All this reminded me of an experience I had years ago. Back in high school – junior year Social Studies, we were studying American History. Each time a new time period came up, I had a lot to say about what was happening at the time did another member of the class, a young man known as Misha the Commie.


Now, Misha was known as a Commie, not because of his politics, but because he had a Russian name and a red mailbox. As far as his politics went, Misha was to the right of Archie Bunker.


What happened that year has always fascinated me. Back then, I was a Liberal, and no matter what subject came up, Misha and I were on opposite sides. Banking, slaves, immigration; we were always instantly at loggerheads. Even when the subject was completely different from what we had discussed before – a subject I had never encountered before. Never had an opinion about before – Misha and I were still on opposite sides.


We lived in a rather conservative area, so the class divided with my best friend on my side, and everyone else on Misha’s side. (This did not dim my enjoyment of the process – but it did make it so that I was rather surprised when I later moved to places that weighted more heavily to the Liberal side and discovered I was not always alone. )


Seventeen-year-old me found this mind-boggling. Since I was only aware of my individual opinions, not of the principles that informed my beliefs, I kept expecting that sooner or later, Misha and I would agree on something.


We never did.


That was my first introduction to the idea that our opinions are colored by a world view that has a logic to it. If you want to convince someone of your position – or even to bring them around to being sympathetic to your position, even if they don’t agree – you need to approach the premises of these world views, not the rhetoric that is the conclusion. (As John did when he slowly pointed out how my goals were not in keeping with some of the premises of the Liberal position.)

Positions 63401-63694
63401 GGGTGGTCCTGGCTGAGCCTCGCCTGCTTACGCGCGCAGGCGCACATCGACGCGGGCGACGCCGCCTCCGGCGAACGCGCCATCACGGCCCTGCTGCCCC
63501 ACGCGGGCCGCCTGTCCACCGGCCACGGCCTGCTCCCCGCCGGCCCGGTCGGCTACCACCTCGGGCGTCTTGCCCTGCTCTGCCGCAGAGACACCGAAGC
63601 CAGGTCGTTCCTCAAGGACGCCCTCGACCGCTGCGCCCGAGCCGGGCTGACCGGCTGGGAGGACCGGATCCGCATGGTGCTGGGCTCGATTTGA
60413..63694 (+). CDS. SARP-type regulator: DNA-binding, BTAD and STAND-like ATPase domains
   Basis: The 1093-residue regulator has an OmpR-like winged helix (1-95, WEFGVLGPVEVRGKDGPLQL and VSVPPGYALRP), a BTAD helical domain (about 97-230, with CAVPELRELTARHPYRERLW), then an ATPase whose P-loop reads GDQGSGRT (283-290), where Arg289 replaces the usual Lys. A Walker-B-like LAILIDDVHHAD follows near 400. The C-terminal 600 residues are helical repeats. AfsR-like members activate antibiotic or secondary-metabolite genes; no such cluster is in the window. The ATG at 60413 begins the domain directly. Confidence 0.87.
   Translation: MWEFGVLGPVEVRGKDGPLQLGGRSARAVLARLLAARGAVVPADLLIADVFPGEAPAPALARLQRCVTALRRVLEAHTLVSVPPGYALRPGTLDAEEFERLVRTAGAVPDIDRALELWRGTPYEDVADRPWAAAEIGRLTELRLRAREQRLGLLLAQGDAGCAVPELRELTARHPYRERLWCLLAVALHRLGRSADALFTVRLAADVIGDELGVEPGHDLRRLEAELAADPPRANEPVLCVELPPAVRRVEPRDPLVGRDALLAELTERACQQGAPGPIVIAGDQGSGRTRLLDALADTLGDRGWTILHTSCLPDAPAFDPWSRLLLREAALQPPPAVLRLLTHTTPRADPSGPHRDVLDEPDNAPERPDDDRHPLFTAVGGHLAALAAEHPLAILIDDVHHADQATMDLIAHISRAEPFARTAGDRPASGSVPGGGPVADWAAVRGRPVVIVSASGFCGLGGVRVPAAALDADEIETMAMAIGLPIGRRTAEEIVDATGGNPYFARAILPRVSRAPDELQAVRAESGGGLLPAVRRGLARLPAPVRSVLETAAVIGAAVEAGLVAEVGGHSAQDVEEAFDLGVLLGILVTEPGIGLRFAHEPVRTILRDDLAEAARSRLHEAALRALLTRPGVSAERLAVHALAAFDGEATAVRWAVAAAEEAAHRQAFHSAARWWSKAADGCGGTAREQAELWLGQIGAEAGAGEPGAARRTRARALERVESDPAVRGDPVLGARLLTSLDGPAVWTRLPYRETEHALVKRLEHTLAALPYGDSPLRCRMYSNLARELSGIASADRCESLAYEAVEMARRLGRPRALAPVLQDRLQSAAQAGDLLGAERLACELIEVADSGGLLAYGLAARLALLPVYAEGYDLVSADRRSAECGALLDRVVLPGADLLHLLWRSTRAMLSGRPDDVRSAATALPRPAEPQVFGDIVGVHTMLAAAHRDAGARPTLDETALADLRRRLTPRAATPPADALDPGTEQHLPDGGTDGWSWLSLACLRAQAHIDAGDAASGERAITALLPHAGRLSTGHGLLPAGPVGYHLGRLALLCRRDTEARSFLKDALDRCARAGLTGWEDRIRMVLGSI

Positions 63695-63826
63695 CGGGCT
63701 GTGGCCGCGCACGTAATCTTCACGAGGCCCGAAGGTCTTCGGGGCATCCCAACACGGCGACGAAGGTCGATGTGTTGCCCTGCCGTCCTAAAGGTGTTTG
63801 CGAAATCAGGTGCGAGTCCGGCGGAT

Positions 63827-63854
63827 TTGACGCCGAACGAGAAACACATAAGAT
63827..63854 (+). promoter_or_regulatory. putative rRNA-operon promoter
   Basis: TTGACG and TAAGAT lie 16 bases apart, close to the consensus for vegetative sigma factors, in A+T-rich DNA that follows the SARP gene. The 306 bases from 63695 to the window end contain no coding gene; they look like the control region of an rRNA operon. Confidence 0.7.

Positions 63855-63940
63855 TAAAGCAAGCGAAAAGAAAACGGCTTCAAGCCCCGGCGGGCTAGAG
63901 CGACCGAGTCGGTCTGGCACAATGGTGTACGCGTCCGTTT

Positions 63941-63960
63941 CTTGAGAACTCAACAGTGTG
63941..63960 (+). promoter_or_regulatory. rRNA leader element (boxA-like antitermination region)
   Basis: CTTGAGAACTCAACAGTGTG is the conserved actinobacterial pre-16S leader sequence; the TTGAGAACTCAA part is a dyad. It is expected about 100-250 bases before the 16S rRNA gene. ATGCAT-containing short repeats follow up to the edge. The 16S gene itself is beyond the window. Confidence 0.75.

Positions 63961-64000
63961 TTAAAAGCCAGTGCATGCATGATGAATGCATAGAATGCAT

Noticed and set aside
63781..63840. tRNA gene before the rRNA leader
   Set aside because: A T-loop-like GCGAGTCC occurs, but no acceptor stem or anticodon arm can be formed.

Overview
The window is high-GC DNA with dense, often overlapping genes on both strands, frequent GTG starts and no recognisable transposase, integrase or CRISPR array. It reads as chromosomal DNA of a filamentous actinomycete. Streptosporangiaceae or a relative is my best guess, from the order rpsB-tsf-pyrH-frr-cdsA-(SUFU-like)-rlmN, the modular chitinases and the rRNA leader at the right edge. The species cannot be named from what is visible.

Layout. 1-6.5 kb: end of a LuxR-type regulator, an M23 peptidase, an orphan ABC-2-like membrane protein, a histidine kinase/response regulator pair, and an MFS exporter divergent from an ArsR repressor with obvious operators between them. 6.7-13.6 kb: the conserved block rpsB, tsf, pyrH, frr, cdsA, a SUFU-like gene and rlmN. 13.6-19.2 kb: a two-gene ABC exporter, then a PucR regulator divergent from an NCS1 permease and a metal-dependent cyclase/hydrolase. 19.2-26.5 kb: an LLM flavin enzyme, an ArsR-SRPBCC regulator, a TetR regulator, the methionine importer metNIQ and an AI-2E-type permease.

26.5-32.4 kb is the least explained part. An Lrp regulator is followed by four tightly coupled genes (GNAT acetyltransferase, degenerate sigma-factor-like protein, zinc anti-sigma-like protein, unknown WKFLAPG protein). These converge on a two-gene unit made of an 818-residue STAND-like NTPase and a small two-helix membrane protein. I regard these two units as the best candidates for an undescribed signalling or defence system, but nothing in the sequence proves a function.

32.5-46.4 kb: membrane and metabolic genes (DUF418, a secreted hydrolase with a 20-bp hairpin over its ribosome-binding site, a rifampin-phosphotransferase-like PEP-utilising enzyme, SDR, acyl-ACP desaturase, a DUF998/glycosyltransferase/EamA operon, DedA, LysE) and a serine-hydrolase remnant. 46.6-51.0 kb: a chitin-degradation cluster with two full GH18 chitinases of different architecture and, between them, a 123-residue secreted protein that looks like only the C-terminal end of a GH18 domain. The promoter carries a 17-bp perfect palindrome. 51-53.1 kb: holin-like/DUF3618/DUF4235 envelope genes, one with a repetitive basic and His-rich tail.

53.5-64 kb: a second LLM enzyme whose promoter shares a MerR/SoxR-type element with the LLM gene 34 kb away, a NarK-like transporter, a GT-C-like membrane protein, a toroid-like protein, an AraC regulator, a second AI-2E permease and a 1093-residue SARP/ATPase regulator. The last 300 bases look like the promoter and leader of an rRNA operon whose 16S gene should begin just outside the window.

I look around today and I see many of my friends are filled with hatred toward members of their political opposition – as if these people are robbing all the good from the world and about to bring about the fall of civilization. Conservatives bemoan that all the decency of Western Christian culture has been lost, and we are assuredly heading for a godless and lawless tomorrow, while Liberals assure me that the Fundamentalist Christians have won and we are on the verge of being forced to live in a totalitarian religious state.

Both of these people cannot be right.


The reason for it, of course, is that each side sees the success of the other side as a sign of the triumph of the vice they abhor. Conservatives think that cowards are taking over and ruling the country, while Liberals think that we are now under the thumb of the ignorant and hateful.


Like Ashitaka, who had little power to sway either side of the struggle he was observing, there is not a great deal I can currently do with these observations. I try to gently share the opinion of the other side with those around me, but often they are too bitter or too fearful to listen clearly.

My one hope is that some of what I have learned will someday trickle into my writing, to help me better shape the characters I write about, and maybe through that medium, some reader might be led to have a better and more compassionate understanding of his fellow man.